Outsource, Find a Consultant, Or Do It Myself?

As your organization grows and its needs change, human resources become a key consideration. Your ability to provide services, and to maintain the infrastructure supporting these services, becomes increasingly reliant on the knowledge and expertise of the people involved.

When its time to expand your workforce, how can you know whether it's best to hire or outsource? What type of work is best outsourced? When can a consultant be helpful? The following is designed to assist you in making these important decisions, and includes information that may challenge you to "see the world" in a little different way than typical.

An important consideration in outsourcing also is a very simple consideration: the cost. But true cost needs to be measured beyond the number of dollars to be spent. Dr. Linda Bamber, Accounting Professor at the University of Georgia, offers Three Relevant Considerations for determining whether or not outsourcing is an advantageous move for your organization. First, she suggests that you measure the degree to which keeping work "in-house" avoids incremental (net additional new or "avoidable") costs that are incurred by outsourcing. Second, consider the purchase price of attaining outsourced assistance. And third, think about any "profit" or benefit that will result from using "idle resources" (those freed up as a result of outsourcing) for another purpose. In other words, the economics concept of "opportunity cost" is important to consider: what are we foregoing by keeping this work in-house?

A simpler way to look at this decision is to understand that you have three options: KEEP the work in-house and performed by existing staff, HIRE new staff, or OUTSOURCE. This said, the pertinent question becomes, What is the maximum we can pay someone else to do this job, and be at least as well off as if we did it ourselves? This question implies that the purchase price of outsourced work must be less than or equal to the incremental, avoidable costs added to the derived benefit (i.e. profit) that occurs from freeing up resources. Thus, the considerations for outsourcing are both of a quantifiable and qualitative nature.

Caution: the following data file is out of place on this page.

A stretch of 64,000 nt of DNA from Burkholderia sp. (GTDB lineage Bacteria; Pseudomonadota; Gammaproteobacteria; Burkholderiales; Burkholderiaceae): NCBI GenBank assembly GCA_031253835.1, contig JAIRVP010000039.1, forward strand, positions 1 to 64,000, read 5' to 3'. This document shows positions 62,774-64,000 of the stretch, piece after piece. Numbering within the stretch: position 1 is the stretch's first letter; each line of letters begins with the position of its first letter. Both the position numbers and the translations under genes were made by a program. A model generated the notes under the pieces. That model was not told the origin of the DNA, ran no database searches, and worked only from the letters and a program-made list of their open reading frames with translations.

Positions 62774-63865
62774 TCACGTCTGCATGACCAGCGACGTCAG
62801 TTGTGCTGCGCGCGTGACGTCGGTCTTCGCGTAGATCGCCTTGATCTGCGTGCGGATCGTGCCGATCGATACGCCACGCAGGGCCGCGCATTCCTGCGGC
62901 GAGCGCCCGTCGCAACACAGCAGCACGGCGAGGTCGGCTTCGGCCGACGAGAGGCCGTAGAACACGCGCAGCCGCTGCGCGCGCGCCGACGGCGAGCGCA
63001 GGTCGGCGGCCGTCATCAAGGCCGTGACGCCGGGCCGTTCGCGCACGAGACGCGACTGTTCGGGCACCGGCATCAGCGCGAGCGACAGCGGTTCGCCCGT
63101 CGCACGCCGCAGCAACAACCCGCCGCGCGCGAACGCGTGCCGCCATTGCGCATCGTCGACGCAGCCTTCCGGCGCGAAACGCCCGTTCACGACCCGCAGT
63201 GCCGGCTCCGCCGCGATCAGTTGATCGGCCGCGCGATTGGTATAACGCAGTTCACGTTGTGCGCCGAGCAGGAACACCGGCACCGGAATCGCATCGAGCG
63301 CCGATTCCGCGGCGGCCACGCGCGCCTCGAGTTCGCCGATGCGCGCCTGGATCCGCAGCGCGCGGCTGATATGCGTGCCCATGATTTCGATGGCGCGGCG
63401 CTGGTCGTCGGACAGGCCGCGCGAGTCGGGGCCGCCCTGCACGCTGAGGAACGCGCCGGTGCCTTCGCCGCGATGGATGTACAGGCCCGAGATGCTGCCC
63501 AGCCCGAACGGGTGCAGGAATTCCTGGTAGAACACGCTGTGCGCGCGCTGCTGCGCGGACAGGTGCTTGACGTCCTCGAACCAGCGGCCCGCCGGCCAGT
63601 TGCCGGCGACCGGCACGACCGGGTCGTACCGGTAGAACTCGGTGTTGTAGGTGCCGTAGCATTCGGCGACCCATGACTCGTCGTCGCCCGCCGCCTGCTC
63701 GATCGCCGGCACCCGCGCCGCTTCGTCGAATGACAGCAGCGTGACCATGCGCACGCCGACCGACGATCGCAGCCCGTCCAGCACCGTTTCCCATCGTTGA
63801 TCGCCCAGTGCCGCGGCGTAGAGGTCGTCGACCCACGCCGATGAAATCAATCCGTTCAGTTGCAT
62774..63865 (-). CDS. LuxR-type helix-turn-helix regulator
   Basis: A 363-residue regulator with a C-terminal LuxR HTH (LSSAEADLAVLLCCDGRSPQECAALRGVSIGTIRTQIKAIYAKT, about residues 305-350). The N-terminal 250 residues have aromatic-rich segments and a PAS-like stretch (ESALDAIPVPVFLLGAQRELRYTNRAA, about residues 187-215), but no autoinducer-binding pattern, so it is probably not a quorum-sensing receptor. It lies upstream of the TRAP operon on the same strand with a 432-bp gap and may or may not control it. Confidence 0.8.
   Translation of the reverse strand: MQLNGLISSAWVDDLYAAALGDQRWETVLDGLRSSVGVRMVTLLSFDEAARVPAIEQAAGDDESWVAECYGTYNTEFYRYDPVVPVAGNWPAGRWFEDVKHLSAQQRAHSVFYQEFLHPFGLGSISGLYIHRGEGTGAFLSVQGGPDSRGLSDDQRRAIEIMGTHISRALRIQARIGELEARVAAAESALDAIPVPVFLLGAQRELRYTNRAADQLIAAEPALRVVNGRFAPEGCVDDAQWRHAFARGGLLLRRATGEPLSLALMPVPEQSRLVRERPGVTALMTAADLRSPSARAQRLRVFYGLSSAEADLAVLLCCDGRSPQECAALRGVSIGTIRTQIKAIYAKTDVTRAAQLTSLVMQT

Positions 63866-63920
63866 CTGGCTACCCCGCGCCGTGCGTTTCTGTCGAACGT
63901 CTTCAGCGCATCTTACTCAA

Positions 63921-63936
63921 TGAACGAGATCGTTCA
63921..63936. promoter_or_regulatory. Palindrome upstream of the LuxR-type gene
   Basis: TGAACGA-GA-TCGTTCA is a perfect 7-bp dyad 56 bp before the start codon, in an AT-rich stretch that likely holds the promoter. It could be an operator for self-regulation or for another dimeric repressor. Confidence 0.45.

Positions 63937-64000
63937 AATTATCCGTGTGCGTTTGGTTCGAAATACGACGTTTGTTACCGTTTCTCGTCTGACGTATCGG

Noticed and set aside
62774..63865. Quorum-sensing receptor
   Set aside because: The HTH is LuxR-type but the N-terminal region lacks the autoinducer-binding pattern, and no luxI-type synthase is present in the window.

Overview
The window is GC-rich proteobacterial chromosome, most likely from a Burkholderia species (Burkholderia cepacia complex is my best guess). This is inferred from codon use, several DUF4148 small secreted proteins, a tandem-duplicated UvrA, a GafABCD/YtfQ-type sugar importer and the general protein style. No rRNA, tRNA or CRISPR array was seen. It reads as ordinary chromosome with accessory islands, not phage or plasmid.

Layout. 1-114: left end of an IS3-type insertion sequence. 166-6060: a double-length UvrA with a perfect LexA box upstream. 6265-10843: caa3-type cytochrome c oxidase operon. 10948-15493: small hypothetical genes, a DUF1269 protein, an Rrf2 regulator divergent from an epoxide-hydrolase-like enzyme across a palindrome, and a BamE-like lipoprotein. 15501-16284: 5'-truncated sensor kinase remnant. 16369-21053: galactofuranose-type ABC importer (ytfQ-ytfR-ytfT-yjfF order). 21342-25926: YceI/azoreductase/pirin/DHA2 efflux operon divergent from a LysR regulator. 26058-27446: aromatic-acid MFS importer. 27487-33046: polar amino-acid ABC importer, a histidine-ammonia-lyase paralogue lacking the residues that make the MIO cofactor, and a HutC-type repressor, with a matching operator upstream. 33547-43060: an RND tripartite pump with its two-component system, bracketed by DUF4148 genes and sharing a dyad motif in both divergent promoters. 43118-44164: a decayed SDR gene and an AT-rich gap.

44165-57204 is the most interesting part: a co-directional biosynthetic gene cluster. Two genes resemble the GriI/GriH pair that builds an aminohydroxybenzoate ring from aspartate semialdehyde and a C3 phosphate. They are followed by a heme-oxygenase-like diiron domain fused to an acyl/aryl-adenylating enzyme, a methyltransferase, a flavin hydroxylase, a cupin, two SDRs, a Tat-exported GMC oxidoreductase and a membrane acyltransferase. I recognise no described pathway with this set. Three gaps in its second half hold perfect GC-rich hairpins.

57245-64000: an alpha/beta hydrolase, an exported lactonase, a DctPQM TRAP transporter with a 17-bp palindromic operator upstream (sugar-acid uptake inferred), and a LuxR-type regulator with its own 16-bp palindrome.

There are numerous pros and cons to hiring new staff versus outsourcing work. The situations in which outsourcing seem most advantageous include: work is seasonal or otherwise cyclical, and therefore not conducive to permanent employment; work is not substantial enough to require a full-time employee; work is easily separated from other functions of the organization (e.g. bookkeeping, janitorial services); expertise for the job is difficult to find and hire (grant writing, program evaluation).

There are practical advantages to outsourcing, including avoidance of the many IRS, unemployment, workers compensation and other federal/state requirements involved with employing workers. However, outsourcing is not without its legal considerations, as well, and it will be important to engage in such an arrangement with full knowledge of the inherent requirements.

The Chronicle of Philanthropy recently ran a cover story about the hottest jobs in the nonprofit sector. Fund raising, marketing and consulting came out on top - great news for those of us at Third Sector Innovations, as this largely covers the services we offer. But what does it mean to you? Is hiring a consultant, particularly for fund raising or marketing assistance, going to be the most productive use of your organization's resources? We submit that there are FOUR circumstances under which a consultant will be most helpful to your organization. These are when you desire an outside, yet informed and objective opinion; you desire skills and expertise, or fresh ideas, that you do not otherwise possess; you need short-term or sporadic on-going assistance; you are in the planning or evaluation phase of a project or operations.

Having worked with hundreds of nonprofit organizations, Third Sector Innovations is knowledgeable about the industry, and quickly can get "up to speed" with the issues specific to your organization, thus making consulting an affordable option for our clients.

Strong Leaders / Strong Stories

Strong leaders have strong stories, and a solid sense of "self" as a leader.  But too often, even strong women view themselves or are perceived as being very good at "getting things done," but not as valuable strategic resources. What can you do to change this?  Find Out More Here